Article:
With the rise in recent times of specialist Accountancy for contractors, seems to have also come greater affluence for those contractors. The latest JobsOutlook of the Recruitment and Employment Confederation (REC) found that 36 per cent of contractors and temporary workers now enjoy bigger pay packets than their permanent employee counterparts. |
That percentage, as also reported by the website of ContractorCalculator, compares to the mere 19 per cent that was recorded last March. When one also considers the more than half of contingent workers whose earnings match those of the equivalent permanent employees, the attractiveness of contracting as a lifestyle choice for workers with appropriate skill-sets becomes ever-more apparent.
Indeed, REC chief executive Kevin Green observed: "The option of taking on temporary work is becoming more attractive and this is indicative of a labour market where the need for talent is acute and skilled workers are in increasingly short supply.
"Ninety-three per cent of employers tell us that they have limited capacity to take on additional work, and many businesses are prepared to pay more for temporary workers in order to boost productivity and capitalise on the improving economic climate."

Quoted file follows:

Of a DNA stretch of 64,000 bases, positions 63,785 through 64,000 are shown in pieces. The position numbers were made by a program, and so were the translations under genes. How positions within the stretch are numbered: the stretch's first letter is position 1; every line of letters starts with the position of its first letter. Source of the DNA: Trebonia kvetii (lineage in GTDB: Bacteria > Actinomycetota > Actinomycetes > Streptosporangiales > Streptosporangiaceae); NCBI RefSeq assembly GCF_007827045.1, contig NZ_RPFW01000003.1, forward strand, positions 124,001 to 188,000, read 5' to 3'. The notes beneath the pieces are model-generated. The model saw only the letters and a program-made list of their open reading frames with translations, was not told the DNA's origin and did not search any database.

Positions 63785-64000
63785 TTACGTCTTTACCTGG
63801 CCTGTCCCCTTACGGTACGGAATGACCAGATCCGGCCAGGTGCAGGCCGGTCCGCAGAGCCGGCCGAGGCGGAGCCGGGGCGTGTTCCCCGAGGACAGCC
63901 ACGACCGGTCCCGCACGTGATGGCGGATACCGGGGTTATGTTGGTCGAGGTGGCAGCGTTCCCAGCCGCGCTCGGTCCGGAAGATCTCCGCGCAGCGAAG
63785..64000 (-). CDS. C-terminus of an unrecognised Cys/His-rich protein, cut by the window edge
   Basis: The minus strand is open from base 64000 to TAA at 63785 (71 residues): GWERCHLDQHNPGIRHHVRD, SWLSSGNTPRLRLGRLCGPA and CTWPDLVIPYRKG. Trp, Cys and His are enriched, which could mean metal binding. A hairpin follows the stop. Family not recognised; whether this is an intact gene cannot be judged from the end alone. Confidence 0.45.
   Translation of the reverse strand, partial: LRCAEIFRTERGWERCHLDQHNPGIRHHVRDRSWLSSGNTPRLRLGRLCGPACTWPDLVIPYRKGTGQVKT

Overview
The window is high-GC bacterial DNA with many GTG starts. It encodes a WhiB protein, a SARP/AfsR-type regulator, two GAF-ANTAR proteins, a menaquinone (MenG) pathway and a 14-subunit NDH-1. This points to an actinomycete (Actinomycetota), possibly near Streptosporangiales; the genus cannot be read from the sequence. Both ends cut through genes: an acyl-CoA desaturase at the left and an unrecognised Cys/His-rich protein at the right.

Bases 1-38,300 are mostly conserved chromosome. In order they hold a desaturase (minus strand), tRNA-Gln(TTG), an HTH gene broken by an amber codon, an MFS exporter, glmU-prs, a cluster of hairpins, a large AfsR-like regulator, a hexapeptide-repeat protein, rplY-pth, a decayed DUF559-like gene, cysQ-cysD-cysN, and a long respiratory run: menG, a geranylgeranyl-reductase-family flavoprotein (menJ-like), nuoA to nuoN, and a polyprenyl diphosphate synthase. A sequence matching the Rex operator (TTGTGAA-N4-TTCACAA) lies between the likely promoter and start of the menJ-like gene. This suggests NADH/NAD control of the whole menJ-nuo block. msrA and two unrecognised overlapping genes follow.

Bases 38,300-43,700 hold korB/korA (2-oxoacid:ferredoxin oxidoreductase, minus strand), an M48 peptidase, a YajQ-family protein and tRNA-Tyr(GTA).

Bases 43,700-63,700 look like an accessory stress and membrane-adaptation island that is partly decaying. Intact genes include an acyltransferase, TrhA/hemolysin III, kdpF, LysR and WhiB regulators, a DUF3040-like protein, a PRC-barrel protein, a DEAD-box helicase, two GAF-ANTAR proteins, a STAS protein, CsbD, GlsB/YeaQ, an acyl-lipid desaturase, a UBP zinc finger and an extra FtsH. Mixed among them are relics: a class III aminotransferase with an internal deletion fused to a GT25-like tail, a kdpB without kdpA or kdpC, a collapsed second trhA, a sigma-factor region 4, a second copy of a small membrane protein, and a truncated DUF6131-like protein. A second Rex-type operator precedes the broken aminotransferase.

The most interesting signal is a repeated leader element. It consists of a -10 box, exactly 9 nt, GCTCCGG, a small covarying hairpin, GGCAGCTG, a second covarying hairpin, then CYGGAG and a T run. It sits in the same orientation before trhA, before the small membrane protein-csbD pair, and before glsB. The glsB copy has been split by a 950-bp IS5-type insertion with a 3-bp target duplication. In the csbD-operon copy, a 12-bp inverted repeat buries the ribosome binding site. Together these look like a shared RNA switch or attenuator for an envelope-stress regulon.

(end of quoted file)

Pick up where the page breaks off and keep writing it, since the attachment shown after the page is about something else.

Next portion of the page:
Green described this as "great news" for those looking to become a part of the flexible workforce, as well as for recruiters who he said were in a strong pay negotiation position, particularly as far as high-demand areas like technology, driving and engineering were concerned.
Meanwhile, Dave Chaplin, ContractorCalculator CEO, declared that the numbers disproved the suggestions in some quarters that the ever-greater prevalence of contracting and self-employment over the last few years is simply attributable to client organisations seeing it as a cheaper alternative to taking on a permanent employee.
Chaplin signalled agreement with Green that in skills areas like the core contracting disciplines of IT and engineering, it was workers who had the power to both demand and receive more generous pay.
He also pointed out that the dominant cited reason for using agency workers was - for 75 per cent of clients - 'short-term access to key strategic skills', with only 44 per cent claiming that their use of agency workers was on the basis of cost control considerations.
Chaplin concluded: "This reinforces the report's findings that clients want contractors and other contingent workers for their skills and not because they are cheap."
Both permanent hirers and organisations seeking agency workers found skilled technical and engineering workers hard to come by in January. This suggests that those about to request accountancy for contractors service like that of SAIL will be especially well-placed to succeed if they possess these and other sought-after skills.
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